Tom Lo: [00:44:52] I was on Yelp as it had clients put in some reviews. And so those things were the primary sources initially. And then as I started to get into the focusing in on the niche, I started to do things like one thing is I did brown bags or so lunch and learns I'd go into local tech companies that had had recent IPOs, etc. You know, because I talked to the HR people there and they said, yeah, you know, we have a ton of questions around equity, but nobody to educate these guys. So I went in and just give pure education. Here's what the equity is. Here's how it works, et cetera. And so that was as I got into the niche, that was another way. It was helpful. And then again, as I started clients, client referrals became more important. And then once the-once the pandemic hit, kind of some of those things I couldn't do in person brown bags right. I started to see what was working digitally and the things that were working. One of those was Yelp was becoming more and more important for me. And so what I started do then was I started to test because the way Yelp was working, I had reviews. I would show up. You search on financial planner. I show up in the listings. Right. But you can also do Yelp advertising. So I started to test Yelp ads to see if I could get any anything out of that. And actually, that has, it actually has been important for me in that it does give you more visibility. You show up at the top of the listings because Yelp wants people to click on the ads. And so that gave me more that became even more important. Client referrals became important, even more important. Just Google and local search, et cetera. And so when I look at it today, last year, so probably about 40 percent were coming through Yelp, about 30 percent from client referrals. And then probably 10 percent or so each from Google, natural market, NAPFA. So the other sources. And if you think about. Something really interesting, if you think about Yelp and the other services, Yelp in particular for-for the Bay Area, and I know you've had some other planners on that that it's worked for from the Bay Area and from my target market, which is tech people. Right. One of the first and Gen X, Gen Y, in a lot of cases, the first thing people do, I talk to every prospect and say, how did you find me? They go, I just went to Yelp and I typed in financial planner. That's how they find people. And so I think depending on your market that, that may be may or may not work. And so I'm guessing probably the more urban it may work better, more tech savvy, it may work better, and then it's going to depend on who your market is. But if anyone out there has any, I've been testing this for a while, if anybody has any other knowledge I, they can reach out to me, I'd love to talk to them about it, because I'm trying to always figure that out.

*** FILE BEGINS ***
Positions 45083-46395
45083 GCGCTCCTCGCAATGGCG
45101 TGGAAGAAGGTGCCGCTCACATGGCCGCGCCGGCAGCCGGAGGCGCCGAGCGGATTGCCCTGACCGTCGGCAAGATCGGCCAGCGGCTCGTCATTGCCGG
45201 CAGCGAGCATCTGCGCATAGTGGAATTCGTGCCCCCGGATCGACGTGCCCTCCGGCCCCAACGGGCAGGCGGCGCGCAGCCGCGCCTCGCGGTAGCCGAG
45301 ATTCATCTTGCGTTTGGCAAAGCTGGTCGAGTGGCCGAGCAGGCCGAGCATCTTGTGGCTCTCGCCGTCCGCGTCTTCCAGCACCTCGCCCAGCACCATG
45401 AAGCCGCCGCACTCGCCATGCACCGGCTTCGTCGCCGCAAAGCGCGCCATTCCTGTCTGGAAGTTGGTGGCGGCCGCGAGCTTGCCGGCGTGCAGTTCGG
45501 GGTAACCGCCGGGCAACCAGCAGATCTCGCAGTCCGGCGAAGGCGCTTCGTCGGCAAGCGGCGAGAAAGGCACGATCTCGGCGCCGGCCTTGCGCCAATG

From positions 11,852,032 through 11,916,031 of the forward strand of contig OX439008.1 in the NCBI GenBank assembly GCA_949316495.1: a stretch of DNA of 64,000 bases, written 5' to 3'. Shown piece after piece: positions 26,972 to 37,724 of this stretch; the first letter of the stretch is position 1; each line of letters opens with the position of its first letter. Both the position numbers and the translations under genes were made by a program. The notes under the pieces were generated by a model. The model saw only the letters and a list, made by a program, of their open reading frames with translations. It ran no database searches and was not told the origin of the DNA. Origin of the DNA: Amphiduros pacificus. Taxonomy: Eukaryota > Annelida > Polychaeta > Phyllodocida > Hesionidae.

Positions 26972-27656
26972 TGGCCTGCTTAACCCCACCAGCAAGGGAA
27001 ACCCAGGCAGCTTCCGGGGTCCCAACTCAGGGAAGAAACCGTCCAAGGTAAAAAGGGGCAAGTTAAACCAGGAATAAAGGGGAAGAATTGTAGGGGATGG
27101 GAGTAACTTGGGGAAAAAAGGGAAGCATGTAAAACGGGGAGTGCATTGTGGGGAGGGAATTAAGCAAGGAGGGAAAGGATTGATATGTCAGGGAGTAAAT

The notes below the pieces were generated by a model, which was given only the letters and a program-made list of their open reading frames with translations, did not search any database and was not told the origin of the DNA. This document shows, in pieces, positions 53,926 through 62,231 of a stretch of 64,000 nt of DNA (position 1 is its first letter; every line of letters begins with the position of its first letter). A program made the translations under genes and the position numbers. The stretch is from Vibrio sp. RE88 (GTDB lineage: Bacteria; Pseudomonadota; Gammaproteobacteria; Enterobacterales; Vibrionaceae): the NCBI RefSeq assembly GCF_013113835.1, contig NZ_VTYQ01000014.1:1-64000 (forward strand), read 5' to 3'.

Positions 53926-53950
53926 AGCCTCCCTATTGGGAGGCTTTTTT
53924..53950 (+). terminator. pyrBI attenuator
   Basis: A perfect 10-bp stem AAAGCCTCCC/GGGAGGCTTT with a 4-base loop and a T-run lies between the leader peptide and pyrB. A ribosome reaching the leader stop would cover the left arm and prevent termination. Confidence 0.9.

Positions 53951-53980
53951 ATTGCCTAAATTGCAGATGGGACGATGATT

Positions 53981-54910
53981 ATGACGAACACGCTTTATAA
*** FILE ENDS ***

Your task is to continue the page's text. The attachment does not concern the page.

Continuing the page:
Maddy Roche: [00:48:24] So cool Tom. I don't hear Yelp all that often. And that's incredible that-that that's your-your go to.